Mary Jefferson Eppes
|Mary Jefferson Eppes|
|Born||August 1, 1778
|Died||April 17, 1804
Mary "Maria" Jefferson Eppes, born Mary Jefferson (August 1, 1778 – April 17, 1804), was the younger of Thomas Jefferson's two daughters who survived infancy.
Early life and education
Mary Jefferson was born to politician and future president Thomas Jefferson and Martha Wayles Jefferson (née Wayles). Known as "Polly the Parrot" and "gopher" in her childhood, she later chose the nickname "Maria." She was known as such until her death at age 25.
She had a sickly disposition as her mother did, who died in 1782 when Polly was five. Polly also inherited her mother's beauty, which was frequently complimented, to her chagrin. She preferred to be known for her character or mind.
In the care of the young slave Sally Hemings, at age nine Polly sailed to Europe to join her father who was serving as Minister to France. First they landed in England, where Abigail Adams, wife of the U.S. Minister John Adams, looked after the girls before they joined her father in Paris: Abigail developed a deep and lasting affection for Polly. In France Polly attended the Pentemont Abbey convent school with her older sister Martha (Patsy). After some time, her father had the girls tutored at home. The family returned to Virginia in 1789. After living for a time in Philadelphia while Jefferson was Secretary of State, they returned to Monticello. Polly spent most of the rest of her short life in Virginia.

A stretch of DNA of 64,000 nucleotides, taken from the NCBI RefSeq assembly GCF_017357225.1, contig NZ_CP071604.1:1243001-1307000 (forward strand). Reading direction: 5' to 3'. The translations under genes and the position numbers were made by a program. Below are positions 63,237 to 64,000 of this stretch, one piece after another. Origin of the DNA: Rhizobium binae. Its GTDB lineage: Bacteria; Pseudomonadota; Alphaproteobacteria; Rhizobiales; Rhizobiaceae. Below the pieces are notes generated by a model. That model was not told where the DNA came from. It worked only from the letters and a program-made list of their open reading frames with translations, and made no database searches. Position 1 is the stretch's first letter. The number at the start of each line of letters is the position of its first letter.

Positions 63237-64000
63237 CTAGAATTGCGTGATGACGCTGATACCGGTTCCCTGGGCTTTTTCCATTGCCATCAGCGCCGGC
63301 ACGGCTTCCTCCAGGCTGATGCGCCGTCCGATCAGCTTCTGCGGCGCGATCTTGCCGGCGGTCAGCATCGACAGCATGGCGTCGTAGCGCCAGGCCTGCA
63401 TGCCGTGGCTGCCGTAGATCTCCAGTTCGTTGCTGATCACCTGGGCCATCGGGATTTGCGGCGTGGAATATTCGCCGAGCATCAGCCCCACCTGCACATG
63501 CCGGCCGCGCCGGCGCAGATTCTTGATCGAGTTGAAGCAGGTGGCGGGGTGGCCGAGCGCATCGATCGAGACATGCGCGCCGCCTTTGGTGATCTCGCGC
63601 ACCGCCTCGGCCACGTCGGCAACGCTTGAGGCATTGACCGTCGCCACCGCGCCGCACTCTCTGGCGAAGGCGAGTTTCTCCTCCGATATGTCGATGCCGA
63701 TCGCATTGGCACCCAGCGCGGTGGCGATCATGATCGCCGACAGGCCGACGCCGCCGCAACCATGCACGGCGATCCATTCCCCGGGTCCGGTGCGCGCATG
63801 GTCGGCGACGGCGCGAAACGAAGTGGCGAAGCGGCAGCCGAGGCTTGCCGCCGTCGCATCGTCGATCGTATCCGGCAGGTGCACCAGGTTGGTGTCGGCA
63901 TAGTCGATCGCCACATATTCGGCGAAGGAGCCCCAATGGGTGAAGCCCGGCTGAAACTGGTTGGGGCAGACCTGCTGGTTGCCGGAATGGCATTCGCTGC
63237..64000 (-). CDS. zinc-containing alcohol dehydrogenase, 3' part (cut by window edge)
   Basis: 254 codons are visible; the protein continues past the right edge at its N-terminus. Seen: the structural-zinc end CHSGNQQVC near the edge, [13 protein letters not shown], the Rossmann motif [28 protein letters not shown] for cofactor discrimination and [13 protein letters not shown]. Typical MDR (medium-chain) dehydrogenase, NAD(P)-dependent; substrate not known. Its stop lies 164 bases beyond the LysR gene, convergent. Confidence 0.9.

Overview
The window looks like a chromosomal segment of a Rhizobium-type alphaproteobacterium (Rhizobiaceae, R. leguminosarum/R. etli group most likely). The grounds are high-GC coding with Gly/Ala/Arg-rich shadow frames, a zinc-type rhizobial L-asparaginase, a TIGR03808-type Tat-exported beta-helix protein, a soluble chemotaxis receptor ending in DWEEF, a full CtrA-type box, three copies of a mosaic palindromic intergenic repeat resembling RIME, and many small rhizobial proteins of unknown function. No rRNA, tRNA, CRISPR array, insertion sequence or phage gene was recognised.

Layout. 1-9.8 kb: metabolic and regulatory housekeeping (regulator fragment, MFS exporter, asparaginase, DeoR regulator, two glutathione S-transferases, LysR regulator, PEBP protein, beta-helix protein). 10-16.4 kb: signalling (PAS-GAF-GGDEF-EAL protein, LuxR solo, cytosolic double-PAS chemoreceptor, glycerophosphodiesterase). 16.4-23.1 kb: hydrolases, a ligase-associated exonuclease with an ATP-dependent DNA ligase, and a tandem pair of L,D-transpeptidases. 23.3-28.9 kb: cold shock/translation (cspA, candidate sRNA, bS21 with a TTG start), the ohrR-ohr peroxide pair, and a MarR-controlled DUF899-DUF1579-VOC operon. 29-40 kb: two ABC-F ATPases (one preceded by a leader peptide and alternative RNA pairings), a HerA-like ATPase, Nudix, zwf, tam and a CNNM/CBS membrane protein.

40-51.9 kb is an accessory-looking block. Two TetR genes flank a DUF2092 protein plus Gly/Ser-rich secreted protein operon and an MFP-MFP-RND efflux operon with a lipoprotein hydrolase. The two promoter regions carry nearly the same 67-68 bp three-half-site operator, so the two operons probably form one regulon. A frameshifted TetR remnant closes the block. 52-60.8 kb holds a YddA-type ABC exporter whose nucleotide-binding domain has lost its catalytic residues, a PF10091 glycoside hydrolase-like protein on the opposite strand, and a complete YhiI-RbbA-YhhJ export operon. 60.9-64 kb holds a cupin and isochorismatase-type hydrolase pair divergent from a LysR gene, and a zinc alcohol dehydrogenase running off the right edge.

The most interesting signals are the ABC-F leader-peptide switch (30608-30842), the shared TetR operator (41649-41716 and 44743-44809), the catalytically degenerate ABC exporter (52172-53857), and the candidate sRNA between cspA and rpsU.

Marriage and family
Maria married her childhood friend and cousin John Wayles Eppes on October 13, 1797, at Monticello. She spent much of her time until her death at his family's plantation home Eppington. They had three children, of which only one survived childhood:
- Baby Boy Eppes (January 1800; aged 3 days)
- Francis W. Eppes (September 20, 1801 – May 10, 1881; aged 79 years)
- Baby Girl Eppes (February 1804-March 1804; aged c. 1 months)
Their first child was born in January 1800; but lived only a few days. Mary gave birth to Francis W. Eppes in 1801; he was their only child to survive infancy. Their last child was born in February 1804. The baby girl was small and died later that year, much to her mother's sorrow.
Maria never recovered physically from her third childbirth, and emotionally when the baby girl died a month later. Her condition worsened and her father, by then the President, rushed home when Congress adjourned on March 27. She was moved to Monticello and nursed by Jefferson and her sister Martha. She died on April 17, 1804 and was buried beside her mother, as she had asked.
It was her death that prompted Abigail Adams to send written condolences to President Jefferson, thus ending a long silence between the two families that had been brought on by political differences during the presidential campaign of 1800. Abigail wrote movingly of the immediate affection she had felt for Maria which had never altered.
- McCullough, David John Adams, New York: Simon and Schuster, 2001
- "Sally Hemings and Her Children", Plantation and Slavery, Monticello
- Virginia Historic Landmarks Commission Staff (July 1969). "National Register of Historic Places Inventory/Nomination: Eppington" (PDF). Virginia Department of Historic Resources.
- McCullough John Adams